PARIS (AP) – How hot is it? So hot that there was an ice cream shortage in Sweden. So hot that Polish lawmakers held a special Mass to pray for rain.

Europe, from north to south, east to west, has sizzled through July with power outages and scores of deaths. The heat wave even brought a sinister reminder of the past, with officials in eastern Germany warning that World War II munitions might surface as river levels dropped.

In Ireland, where the average temperature in July is normally 59 degrees, the temperature soared to 88 on July 19 – the hottest day since August 1995.

“It’s amazing how quickly we’ve got used to it. We seem to think we’re Mediterranean now,” said Brendan O’Connor, a newspaper and TV satirist. “There’s even a danger that we’ll start drinking sensibly.”

Elsewhere, records also were being set. Germany, like Britain, has experienced the hottest July on record.

In France, officials were frantic to avoid a repeat of the summer of 2003, when 15,000 people – most of them elderly – died of heat-related causes.

This year, medical students were recruited to help doctors, advice was broadcast day and night on radio and television with reminders to drink water and stay indoors. A media campaign to boost neighborliness, and ensure no elderly are forgotten, went into full swing.

Even the Eiffel Tower was not left out. Four giant misters were installed at its base to douse overheated tourists.

Still, French health authorities reported 64 deaths by Thursday.

Throughout July, temperatures cruised in the high 90s to over 100 in Europe – high for a continent where air conditioning is generally the exception. But as anyone taking public transport knows, it was hotter than that.

In Britain, road surfaces melted, and the Evening Standard newspaper measured temperatures on the Underground at a stifling 117 degrees.

Necessity is the mother of invention. While the young, and less young, romped in fountains in Rome and Paris, those obliged to take subways in London or Paris used fans – hand-held or battery operated – to try to stay cool.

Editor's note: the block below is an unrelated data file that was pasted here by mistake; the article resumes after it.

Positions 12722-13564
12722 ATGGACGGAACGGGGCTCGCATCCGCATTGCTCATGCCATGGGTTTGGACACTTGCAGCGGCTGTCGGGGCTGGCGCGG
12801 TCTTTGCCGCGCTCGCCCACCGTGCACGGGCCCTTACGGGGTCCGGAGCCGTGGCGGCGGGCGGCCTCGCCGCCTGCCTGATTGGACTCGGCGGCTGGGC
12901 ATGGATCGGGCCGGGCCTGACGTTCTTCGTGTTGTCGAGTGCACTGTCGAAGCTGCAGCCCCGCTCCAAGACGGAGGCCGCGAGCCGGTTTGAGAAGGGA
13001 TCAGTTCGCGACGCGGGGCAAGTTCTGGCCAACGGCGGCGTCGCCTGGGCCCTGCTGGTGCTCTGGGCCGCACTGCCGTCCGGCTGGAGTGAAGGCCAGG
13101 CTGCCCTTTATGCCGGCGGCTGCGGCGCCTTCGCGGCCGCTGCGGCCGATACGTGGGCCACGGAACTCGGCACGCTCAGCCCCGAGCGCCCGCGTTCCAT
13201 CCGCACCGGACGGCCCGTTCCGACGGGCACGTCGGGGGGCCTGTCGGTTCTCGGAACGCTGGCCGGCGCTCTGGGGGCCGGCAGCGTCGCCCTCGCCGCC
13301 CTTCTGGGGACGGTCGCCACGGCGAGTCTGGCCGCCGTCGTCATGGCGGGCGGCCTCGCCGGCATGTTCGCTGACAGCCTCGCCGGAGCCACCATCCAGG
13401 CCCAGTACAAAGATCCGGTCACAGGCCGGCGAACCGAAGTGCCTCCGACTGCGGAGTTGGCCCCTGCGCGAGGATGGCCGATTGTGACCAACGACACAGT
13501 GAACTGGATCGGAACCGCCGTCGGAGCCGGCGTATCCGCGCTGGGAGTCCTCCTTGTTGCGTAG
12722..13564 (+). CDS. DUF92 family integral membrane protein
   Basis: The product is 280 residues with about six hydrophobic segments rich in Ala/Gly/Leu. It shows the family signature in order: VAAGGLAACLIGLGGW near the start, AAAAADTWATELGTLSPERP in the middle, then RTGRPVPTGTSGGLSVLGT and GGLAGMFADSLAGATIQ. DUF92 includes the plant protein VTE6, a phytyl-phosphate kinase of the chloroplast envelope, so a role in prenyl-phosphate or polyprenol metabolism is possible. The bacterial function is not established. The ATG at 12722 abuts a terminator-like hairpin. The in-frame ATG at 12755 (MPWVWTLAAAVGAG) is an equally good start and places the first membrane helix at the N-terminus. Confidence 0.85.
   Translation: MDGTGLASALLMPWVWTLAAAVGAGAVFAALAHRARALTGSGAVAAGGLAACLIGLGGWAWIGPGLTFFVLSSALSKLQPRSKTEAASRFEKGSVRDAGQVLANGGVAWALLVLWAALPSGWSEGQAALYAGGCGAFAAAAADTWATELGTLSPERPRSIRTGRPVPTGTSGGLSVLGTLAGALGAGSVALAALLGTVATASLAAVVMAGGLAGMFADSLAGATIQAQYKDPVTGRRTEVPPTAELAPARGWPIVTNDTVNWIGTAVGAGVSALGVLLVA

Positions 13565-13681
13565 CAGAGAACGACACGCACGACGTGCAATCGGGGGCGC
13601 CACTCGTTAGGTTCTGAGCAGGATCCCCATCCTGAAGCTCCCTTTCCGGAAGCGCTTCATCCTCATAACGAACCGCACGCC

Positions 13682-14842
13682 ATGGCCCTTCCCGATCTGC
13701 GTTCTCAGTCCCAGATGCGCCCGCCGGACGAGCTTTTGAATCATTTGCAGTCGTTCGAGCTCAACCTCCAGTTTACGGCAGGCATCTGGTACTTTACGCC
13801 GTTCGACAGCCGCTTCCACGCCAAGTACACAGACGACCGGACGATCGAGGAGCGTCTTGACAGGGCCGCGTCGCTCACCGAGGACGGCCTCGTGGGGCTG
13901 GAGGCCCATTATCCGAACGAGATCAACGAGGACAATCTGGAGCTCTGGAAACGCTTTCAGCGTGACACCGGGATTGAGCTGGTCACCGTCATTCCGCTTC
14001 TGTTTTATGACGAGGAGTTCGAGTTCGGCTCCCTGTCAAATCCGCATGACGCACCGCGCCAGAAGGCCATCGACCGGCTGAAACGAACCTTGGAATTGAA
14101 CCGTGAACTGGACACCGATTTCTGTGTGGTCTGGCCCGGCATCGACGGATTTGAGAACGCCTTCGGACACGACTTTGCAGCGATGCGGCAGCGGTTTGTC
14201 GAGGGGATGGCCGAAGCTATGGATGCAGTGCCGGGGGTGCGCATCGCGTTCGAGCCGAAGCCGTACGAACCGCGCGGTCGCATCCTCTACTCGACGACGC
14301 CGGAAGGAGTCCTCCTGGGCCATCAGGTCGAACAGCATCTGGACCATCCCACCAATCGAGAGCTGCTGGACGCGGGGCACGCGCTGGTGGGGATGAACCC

The heat has wreaked havoc with electricity supplies. More than 1,000 businesses in London’s major shopping district were left without power Thursday, with the electric grid overwhelmed by demand.

A state-own power operator in the Czech Republic halted energy exports to neighboring countries and forced major industrial consumers to cut electricity use for several hours Tuesday. And in Germany, some nuclear power stations were hobbled because the river water they use for cooling was too warm.

“It’s been rough,” Owen Gallagher, 49, a British construction project worker. “You feel it at the end of a shift. It just drains you.”

The heat wave penalized farmers, too, from potato growers in the Netherlands to wheat farmers in Germany. And milk production in Italy dropped 20 percent.

Governments scrambled to respond to heat-related ailments.

In Romania, where at least 12 people have died, doctors in the city of Craiova set up sidewalk tents to check pedestrians’ blood pressure and offer refreshments.

In Poland, lawmakers held a Mass in the parliamentary chapel last week to pray for rain to break the baking heat.

Their prayers may have been answered.

Storms were moving across Europe with the skies opening up Friday in Ireland and storms predicted over the weekend in France and other places.

Some may not be happy if the heat ends.

German breweries and beer gardens did a roaring business in July. In Sweden, ice-cream maker Hemglass had trouble keeping up with the demand, with nearly three-quarters of flavors sold out in some parts of the country. Romania’s Black Sea resorts were operating at near capacity, with over 100,000 tourists.

The Irish satirist found fun in the heat.

Since no one in Ireland uses sunblock, no matter what the weather, O’Connor said, “There are big tomato heads everywhere. And everybody is saying to each other, ‘Were you away?”‘

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